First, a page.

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NEA head rips apart claims new energy industry has 'overcapacity'

By LIU YUKUN | China Daily | Updated: 2024-06-21 08:56

An employee works on a photovoltaics production line in Hefei, Anhui province. [RUAN XUEFENG/FOR CHINA DAILY]

China's new energy industry does not have an "overcapacity" issue, said Zhang Jianhua, head of the National Energy Administration on Thursday.

He called for the international community to uphold fair competition and open collaboration for global green and low-carbon transformation.

Zhang said supply-demand equilibrium is relative, and imbalances are common in market-driven economies. Moderate supply over demand can facilitate technological advancements and cost efficiencies. Solutions mainly lie in market adjustments.

He noted the photovoltaics industry is thriving, driven by a surge in production enthusiasm globally.

Zhang said: "Projections by the International Renewable Energy Agency indicated that by 2030, global PV capacity will surpass 5.4 billion kilowatts to meet the goal set by the Paris Agreement, nearly quadrupling the 2023 capacity. China's PV sector, primarily led by private enterprises, displayed intense competition and expansion due to optimistic market expectations," he said.

"However, the industry faces challenges in adopting new technologies and phasing out outdated capacity. While technological progress has accelerated, enterprises are investing in advanced capacity to stay competitive. Simultaneously, the coexistence of old and new capacities during technological transitions has inflated overall industry capacity."

Zhang's remarks came after some Western politicians and media outlets recently claimed that the Chinese new energy industry's "overcapacity" has been causing market distortions abroad by dumping products at low prices.

In May, the US government decided to impose additional tariffs on imports of Chinese solar cells, raising them from 25 percent to 50 percent.

Lin Boqiang, head of the China Institute for Studies in Energy Policy at Xiamen University, said the price advantage of Chinese PV products was due to years of large-scale development and technological iterations, while the additional tariffs are more of a political maneuver rather than economically driven, considering China's direct exports to the US are small.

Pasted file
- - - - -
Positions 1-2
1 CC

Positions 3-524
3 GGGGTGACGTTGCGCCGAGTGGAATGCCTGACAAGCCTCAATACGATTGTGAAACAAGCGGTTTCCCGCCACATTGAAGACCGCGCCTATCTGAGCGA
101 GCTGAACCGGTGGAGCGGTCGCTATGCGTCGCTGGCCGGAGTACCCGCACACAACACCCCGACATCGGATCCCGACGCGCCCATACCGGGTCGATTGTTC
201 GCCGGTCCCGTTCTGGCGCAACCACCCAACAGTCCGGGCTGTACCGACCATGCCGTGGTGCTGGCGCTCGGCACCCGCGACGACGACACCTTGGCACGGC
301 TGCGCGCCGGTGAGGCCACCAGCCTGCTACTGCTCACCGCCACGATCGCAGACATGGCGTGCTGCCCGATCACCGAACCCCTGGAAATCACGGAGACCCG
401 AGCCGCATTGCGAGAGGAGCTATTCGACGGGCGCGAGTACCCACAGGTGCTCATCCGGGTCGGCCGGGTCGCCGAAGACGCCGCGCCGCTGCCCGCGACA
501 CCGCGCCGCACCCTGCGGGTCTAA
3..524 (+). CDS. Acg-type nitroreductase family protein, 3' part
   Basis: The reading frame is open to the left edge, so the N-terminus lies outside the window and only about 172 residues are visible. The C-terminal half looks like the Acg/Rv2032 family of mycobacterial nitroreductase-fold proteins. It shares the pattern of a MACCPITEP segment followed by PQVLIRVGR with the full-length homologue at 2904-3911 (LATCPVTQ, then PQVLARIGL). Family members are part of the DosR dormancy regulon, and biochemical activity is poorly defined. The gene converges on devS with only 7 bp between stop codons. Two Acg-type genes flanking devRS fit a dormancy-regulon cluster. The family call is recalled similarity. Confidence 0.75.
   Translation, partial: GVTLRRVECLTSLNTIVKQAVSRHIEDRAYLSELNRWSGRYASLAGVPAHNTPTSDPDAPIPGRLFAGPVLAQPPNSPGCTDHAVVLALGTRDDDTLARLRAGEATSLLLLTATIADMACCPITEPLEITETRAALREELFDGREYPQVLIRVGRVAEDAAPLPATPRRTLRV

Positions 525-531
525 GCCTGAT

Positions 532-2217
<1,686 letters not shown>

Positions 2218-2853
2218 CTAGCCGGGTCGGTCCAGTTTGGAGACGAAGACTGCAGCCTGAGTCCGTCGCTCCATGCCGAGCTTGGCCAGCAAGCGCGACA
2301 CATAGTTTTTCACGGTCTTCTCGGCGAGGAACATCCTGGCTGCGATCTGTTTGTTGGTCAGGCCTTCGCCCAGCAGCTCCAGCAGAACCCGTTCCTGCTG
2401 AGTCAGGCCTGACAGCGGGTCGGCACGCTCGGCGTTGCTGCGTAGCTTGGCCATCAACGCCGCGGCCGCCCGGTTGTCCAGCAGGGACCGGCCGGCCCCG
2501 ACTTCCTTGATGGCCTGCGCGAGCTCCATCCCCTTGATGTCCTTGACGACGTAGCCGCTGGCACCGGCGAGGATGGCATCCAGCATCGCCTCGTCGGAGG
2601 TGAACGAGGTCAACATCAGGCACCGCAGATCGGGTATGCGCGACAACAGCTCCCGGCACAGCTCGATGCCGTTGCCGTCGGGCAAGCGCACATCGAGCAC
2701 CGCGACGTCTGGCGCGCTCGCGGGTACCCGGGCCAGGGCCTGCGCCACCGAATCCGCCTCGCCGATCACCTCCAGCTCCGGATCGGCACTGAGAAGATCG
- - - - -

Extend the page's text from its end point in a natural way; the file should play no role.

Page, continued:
"They fear that China's PV industry will quickly dominate the global market, leaving little space for them," Lin said.

Latest data from the National Energy Administration showed that from 2013 to 2023, China's wind power's installed capacity has grown from over 76 million kilowatts to over 440 million kilowatts, nearly a fivefold increase, while PV installed capacity has increased from over 19 million kilowatts to over 600 million kilowatts, up over 30 times.

In 2023, the new installed capacity of renewable energy for power generation exceeded half of the global total, while China's cumulative installed capacity of renewable energy for power generation accounted for nearly 40 percent of the global share.

As China's wind and photovoltaic power capacity exceeded 1.1 billion kilowatts by April, efforts are underway to improve the consumption rate of new energy sources. The NEA addressed the need to expedite the construction of power grid projects, in order to smoothen the power-to-grid connection for new energy sources, optimize power-to-grid connection processes and equip the distribution network with a target total capacity of around 500 million kilowatts for distributed new energy sources by 2025.

Energy consumption saw substantial growth in the past decade. NEA data showed the proportion of consumption of nonfossil energy like wind power, solar power, hydropower, nuclear power and biomass has increased from 10.2 percent to 17.9 percent, a cumulative increase of 7.7 percentage points.

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